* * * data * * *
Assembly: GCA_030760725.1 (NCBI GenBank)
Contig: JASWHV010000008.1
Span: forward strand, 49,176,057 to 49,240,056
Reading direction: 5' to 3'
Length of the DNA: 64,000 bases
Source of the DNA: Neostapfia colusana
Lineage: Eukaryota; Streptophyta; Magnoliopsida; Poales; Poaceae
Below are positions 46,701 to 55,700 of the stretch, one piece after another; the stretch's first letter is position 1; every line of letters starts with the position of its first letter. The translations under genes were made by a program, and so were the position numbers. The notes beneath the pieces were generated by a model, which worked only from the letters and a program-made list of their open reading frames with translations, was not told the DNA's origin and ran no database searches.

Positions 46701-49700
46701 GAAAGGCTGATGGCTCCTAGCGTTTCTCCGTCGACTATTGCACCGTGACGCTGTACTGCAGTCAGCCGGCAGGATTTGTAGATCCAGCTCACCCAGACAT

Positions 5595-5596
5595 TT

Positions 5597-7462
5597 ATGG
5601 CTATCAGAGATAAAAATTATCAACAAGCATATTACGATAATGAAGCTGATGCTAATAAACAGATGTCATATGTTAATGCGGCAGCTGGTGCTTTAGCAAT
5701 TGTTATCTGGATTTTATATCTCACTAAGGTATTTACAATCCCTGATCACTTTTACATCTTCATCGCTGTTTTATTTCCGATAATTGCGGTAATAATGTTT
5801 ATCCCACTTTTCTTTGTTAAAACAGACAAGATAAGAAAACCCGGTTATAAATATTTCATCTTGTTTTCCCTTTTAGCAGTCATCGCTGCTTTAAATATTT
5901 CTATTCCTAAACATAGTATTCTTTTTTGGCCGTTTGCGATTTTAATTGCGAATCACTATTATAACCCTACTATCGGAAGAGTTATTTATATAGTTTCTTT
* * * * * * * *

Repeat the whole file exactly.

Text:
Assembly: GCA_030760725.1 (NCBI GenBank)
Contig: JASWHV010000008.1
Span: forward strand, 49,176,057 to 49,240,056
Reading direction: 5' to 3'
Length of the DNA: 64,000 bases
Source of the DNA: Neostapfia colusana
Lineage: Eukaryota; Streptophyta; Magnoliopsida; Poales; Poaceae
Below are positions 46,701 to 55,700 of the stretch, one piece after another; the stretch's first letter is position 1; every line of letters starts with the position of its first letter. The translations under genes were made by a program, and so were the position numbers. The notes beneath the pieces were generated by a model, which worked only from the letters and a program-made list of their open reading frames with translations, was not told the DNA's origin and ran no database searches.

Positions 46701-49700
46701 GAAAGGCTGATGGCTCCTAGCGTTTCTCCGTCGACTATTGCACCGTGACGCTGTACTGCAGTCAGCCGGCAGGATTTGTAGATCCAGCTCACCCAGACAT

Positions 5595-5596
5595 TT

Positions 5597-7462
5597 ATGG
5601 CTATCAGAGATAAAAATTATCAACAAGCATATTACGATAATGAAGCTGATGCTAATAAACAGATGTCATATGTTAATGCGGCAGCTGGTGCTTTAGCAAT
5701 TGTTATCTGGATTTTATATCTCACTAAGGTATTTACAATCCCTGATCACTTTTACATCTTCATCGCTGTTTTATTTCCGATAATTGCGGTAATAATGTTT
5801 ATCCCACTTTTCTTTGTTAAAACAGACAAGATAAGAAAACCCGGTTATAAATATTTCATCTTGTTTTCCCTTTTAGCAGTCATCGCTGCTTTAAATATTT
5901 CTATTCCTAAACATAGTATTCTTTTTTGGCCGTTTGCGATTTTAATTGCGAATCACTATTATAACCCTACTATCGGAAGAGTTATTTATATAGTTTCTTT